On my way back home. Exhausted. Exhilarated. Hopeful! …this is all I will have to say for today and for this trip. Be well.
Unlike my first five days in-country, the first half of today has been all about recovery and reflection. Recovery in the sense that I am teetering on the edge of exhaustion and, as a result, opted to limit myself to one meeting earlier this morning. As for reflection, my mind has continuously replayed specific
During my first trip to the resettlement camps (and future slums) in Croix des Bouquets, I once witnessed a man eating a plate of rice mixed with dirt. His courage and commitment to endure has never left me, and the image of his spoon has stuck in my throat like a fishbone to this
Like characters in a Kafka novel, yesterday my in-country director (Reginald August) and I found ourselves in the middle of a police manhunt for Clifford Brandt and a yet-to-be-determined number of escapees from a maximum security prison. The brazen prison break (carried off by 10-15 armed assailants) occurred shortly before we were scheduled to
In the immediate aftermath of Haiti’s 2010 earthquake, I set out on a new (and completely unexpected) journey with only a moral compass and three words (Dignity, Hope and Opportunity) to guide my course. In hindsight, a map of some sort would have been helpful and comforting, but I guess some journeys must be
As expected, the potential ramifications of my and have caused “observers” from far way lands to emerge from the shadows into the light. Therefore, due to security concerns and confidentiality requirements, today’s post will be limited to confirming my well-being and thanking each of you for your friendship and support. Goodnight and be well…
I’m at Tampa’s International Airport on my way to Haiti for 7 days. Unlike previous trips where my attention has been customarily divided into three main categories, (the transformation of the mass graves in Titanyen into a memorial and peace park, establishing the footprint for 5 modern communities throughout the country and capacity gap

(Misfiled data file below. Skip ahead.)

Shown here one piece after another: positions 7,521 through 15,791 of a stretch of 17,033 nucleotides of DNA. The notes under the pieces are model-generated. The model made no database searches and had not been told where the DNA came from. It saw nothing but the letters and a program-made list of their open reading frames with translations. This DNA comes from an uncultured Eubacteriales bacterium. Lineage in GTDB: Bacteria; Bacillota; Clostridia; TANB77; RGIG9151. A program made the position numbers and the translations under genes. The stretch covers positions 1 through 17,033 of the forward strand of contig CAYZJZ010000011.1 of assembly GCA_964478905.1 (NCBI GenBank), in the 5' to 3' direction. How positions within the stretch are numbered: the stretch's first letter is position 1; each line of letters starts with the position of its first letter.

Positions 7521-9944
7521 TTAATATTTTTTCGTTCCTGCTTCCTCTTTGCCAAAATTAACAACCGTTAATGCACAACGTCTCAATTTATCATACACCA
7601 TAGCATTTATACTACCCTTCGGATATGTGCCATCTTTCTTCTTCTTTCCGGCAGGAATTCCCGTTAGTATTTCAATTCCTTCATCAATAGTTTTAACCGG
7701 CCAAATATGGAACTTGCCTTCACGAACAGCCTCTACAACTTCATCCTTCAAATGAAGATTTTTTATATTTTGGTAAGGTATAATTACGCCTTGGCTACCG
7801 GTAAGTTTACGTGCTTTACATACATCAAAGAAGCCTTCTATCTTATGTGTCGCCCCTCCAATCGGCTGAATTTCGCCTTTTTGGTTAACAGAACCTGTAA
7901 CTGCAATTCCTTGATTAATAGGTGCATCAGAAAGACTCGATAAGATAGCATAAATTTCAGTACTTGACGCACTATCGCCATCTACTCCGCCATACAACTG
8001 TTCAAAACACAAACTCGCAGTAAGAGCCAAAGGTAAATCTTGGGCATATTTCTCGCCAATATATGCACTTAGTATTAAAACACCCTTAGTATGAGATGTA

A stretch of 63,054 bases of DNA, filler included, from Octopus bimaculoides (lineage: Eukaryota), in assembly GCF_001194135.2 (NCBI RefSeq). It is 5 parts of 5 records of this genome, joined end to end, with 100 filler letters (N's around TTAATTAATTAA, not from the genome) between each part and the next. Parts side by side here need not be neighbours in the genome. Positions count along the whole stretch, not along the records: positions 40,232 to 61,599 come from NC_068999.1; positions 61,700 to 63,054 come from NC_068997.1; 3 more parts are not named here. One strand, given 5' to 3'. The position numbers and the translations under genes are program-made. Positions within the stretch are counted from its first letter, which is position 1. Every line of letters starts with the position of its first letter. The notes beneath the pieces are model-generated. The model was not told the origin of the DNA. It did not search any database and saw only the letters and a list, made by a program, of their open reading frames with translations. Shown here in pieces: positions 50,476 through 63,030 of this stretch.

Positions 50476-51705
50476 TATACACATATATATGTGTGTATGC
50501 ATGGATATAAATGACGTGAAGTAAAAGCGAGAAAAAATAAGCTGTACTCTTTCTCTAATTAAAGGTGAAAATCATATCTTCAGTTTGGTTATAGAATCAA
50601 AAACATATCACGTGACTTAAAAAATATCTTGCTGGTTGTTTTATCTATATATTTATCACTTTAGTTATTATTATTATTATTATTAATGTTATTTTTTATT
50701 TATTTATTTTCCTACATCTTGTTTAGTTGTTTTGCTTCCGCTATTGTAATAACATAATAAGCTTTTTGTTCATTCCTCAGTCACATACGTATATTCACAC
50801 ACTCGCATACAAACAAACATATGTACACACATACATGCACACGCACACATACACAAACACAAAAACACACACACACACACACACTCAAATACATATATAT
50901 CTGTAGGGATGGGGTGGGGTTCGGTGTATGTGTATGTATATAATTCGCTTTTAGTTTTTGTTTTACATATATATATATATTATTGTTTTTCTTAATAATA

- Published in Economic Development, Haitian Culture, Haitian Renaissance, HR&DC, HR&DC Initiative, Jim's Corner, Jim's Corner, Permanent Housing, Resettlement Camp, Self Reliant Haiti, Sustainable Haiti
…Close your eyes and listen carefully… Can you hear that sound? It’s the sound of hundreds (if not thousands!) of Haitians in the resettlement camps screaming with excitement as they watch the World Cup on big screen TV’s delivered by HR&DC’s in-country director, Reginald Auguste. These TV’s (and their corresponding generators) were graciously
Haiti Trip (June ’14) Day Seven: It’s approximately 11:30 am and I am preparing to return to the States. As I reflect upon the events of the last 7-days, I am pleased to report that old alliances were strengthened, new alliances were born and that measurable progress was made in every key category. I gave
Haiti Trip (June ’14), Day Two: It’s nearing dusk in Haiti and I’m exhausted. Unfortunately for me, my workday is hours from completion and I am miles away from my next appointment. Since I will not have access to the Internet until much later this evening, here is a brief overview of today’s activities. I
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